Caroline Wilson

Senior Reporter

Caroline Wilson is a Senior Reporter at The Herald, specialising in campaigning journalism and stories highlighting injustice, inequality and discrimination. Her work has contributed to persuading the Scottish Government to switch to an opt-out transplant system and is currently leading a Herald campaign to end the so-called ‘dementia tax’. Ms Wilson’s journalism honours include runner-up for Scoop of the Year, Campaign of the Year and Local Campaign of the Year at the Scottish Press Awards. She is also the British Heart Foundation’s Scottish media campaigner of the year for 2013 and a UK finalist in the British Heart Foundation Media Champion Awards in 2019.

Caroline Wilson is a Senior Reporter at The Herald, specialising in campaigning journalism and stories highlighting injustice, inequality and discrimination. Her work has contributed to persuading the Scottish Government to switch to an opt-out transplant system and is currently leading a Herald campaign to end the so-called ‘dementia tax’. Ms Wilson’s journalism honours include runner-up for Scoop of the Year, Campaign of the Year and Local Campaign of the Year at the Scottish Press Awards. She is also the British Heart Foundation’s Scottish media campaigner of the year for 2013 and a UK finalist in the British Heart Foundation Media Champion Awards in 2019.

Latest articles from Caroline Wilson

Exclusive CalMac wins 'blacklisting' fight after man rejected for 60 jobs in 13 years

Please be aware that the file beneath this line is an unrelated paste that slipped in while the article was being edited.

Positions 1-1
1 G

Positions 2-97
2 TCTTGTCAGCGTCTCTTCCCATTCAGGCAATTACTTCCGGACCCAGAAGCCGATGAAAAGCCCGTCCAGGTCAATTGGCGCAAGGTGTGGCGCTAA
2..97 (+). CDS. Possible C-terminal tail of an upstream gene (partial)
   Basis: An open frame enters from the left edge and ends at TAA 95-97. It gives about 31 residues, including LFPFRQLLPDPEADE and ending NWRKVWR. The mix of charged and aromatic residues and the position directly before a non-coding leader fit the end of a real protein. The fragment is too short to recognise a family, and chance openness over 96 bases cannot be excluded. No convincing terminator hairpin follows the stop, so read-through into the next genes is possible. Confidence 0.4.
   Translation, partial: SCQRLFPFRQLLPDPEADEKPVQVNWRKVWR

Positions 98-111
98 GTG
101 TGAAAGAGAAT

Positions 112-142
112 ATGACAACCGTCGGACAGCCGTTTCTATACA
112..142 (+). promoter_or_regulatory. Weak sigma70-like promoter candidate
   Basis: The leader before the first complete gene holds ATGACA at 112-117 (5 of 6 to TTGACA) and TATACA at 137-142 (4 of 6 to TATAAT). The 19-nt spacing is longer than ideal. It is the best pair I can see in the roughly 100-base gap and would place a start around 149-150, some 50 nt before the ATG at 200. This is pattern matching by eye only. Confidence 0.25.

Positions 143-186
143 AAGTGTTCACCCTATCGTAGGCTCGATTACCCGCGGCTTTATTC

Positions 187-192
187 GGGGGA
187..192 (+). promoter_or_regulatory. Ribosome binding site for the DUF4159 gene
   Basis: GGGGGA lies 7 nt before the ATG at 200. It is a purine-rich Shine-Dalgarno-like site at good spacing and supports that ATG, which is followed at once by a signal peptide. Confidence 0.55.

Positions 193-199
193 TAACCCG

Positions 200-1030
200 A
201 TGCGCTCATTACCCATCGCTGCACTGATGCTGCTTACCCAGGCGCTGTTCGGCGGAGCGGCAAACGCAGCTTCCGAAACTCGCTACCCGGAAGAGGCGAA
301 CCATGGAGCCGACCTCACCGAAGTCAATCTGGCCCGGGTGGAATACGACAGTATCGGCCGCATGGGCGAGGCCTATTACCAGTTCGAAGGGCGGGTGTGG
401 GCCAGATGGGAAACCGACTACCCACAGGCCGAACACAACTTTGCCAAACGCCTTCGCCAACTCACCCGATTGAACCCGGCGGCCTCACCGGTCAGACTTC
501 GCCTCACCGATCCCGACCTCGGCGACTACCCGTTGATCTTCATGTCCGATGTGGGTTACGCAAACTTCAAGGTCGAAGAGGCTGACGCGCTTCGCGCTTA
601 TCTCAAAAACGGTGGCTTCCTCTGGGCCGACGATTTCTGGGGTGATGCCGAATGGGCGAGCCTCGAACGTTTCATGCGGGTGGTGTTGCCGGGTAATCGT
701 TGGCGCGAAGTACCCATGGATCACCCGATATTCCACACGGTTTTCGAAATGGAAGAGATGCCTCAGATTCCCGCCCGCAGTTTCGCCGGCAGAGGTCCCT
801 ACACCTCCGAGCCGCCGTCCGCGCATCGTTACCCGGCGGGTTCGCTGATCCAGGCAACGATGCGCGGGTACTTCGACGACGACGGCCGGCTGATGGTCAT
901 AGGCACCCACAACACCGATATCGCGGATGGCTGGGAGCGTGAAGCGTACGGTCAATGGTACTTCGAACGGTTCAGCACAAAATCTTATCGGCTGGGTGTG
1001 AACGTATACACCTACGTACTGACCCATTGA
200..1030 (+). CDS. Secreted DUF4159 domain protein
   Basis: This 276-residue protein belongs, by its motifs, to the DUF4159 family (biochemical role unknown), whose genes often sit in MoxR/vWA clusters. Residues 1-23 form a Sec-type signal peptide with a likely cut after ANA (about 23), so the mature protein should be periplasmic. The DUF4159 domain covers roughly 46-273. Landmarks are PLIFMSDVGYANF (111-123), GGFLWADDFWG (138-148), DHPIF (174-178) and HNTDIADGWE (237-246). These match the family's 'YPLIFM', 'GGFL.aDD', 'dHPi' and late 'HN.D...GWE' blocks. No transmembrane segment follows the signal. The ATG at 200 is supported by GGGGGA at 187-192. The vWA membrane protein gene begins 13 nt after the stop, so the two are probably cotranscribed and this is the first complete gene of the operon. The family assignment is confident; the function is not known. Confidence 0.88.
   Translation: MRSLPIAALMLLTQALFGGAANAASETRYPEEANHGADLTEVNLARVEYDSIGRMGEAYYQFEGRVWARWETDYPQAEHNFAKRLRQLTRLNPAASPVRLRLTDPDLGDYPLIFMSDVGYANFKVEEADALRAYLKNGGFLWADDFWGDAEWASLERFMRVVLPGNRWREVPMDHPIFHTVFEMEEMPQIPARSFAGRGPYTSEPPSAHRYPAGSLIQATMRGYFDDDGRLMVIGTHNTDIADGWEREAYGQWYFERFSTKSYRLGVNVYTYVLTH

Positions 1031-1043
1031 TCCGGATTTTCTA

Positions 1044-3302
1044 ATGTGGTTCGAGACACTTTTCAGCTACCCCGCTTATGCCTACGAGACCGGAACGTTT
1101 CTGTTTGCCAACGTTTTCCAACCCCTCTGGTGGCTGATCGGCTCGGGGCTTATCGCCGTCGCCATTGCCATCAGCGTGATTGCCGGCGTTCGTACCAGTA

Exclusive By Caroline Wilson A MAN who claimed he was rejected for 59 jobs in 13 years with Calmac because of union 'blacklisting' has lost his tribunal fight against the ferry operator. His case was dismissed even although his CV had been logged: 'James MacNaughton – Blacklist.doc'. James McNaughton was successful in his first application but his employment was terminated on the day it started because he didn't have the right qualifications. He applied for another job but was turned down because it emerged he had been convicted of assault at a wedding a few years earlier. The job involved dealing with the public and according to the employment tribunal papers, Calmac was concerned about any lapses in behaviour towards passengers if ferries were delayed. He applied for 58 other jobs and was turned down for all of them. The hearing was told that Mr McNaughton, who is from Mallaig, first applied for a job as a watchkeeping engineer in February 2014. He was advised he had been successful and was given a start day of May 2.  claimant was advised by letter of the 30 April 2014 (R 360) that his start The claimant knew the vessel - the Loch Nevis -  and the routes it sailed because he lives locally and his wife worked on that vessel. He arrived to start work on May 14 but was told that day that he did not have the right qualifications and he was told to leave the vessel. The hearing was told that Mr McNaughton sought the help of his union, Prospect and was given compensation by the firm for the "administrative error". However, the tribunal was critical that an "experienced seaman" had accepted a job knowing he was not fully qualified for it. However, Calmac bosses agreed to keep him in mind for other suitable vacancies. He applied for a second job as an engineer but was not successful because the post was based in Gourock and applicants were required to live locally. Emails obtained by Mr McNaughton showed that an HR Assistant brought in to assist with the recruitment of seasonal employees had written, “our friend is back”. He applied for another job as a motorman on the Oban/Lismore small ferry division but was knocked back because he didn't have the right qualifications. In January 2017 he went for a job as a seasonal seaman purser in January 2017. He was offered this job but the company then received an anonymous email informing them that he had been convicted of an assault on March 9  and sentenced to 75 hours of community service. The job involved dealing with the public and the company believed a conviction for an offence involving aggressive and violent behaviour presented a risk in the role, which could become "tense" if for example a ferry was delayed. Calmac said it does not have a policy requiring applicants to declare convictions but deals with this on a case by case basis. The hearing was told that Mr McNaughton contacted his MSP, Kate Forbes and she had enquired why the claimant had been rejected for so many jobs. He made a Subject Access Request (SAR) on March 24 to receive all the documents relating to his applications. He claimed that because of making use of the services of his trade union he was branded a trouble-maker and blacklisted by the company. Calmac accepted that a  “James MacNaughton – Blacklist.doc” existed but it was not clear who had labelled the file. The company's HR Assistants were said to be "naïve" about the meaning of the word “blacklist”. The tribunal accepted their version that the word had been used to denote "do not employ" because of the claimant's issues with certification and his conviction. Calmac was said to have "healthy, mutually beneficial" relationships with the four trade unions it recognises:  RMT, Nautilus, Unite and TSSA. However the tribunal was critical that no one from Calmac had explained to Mr McNaughton that whilst he was free to apply for vacancies "they would not consider any application from him for any post,"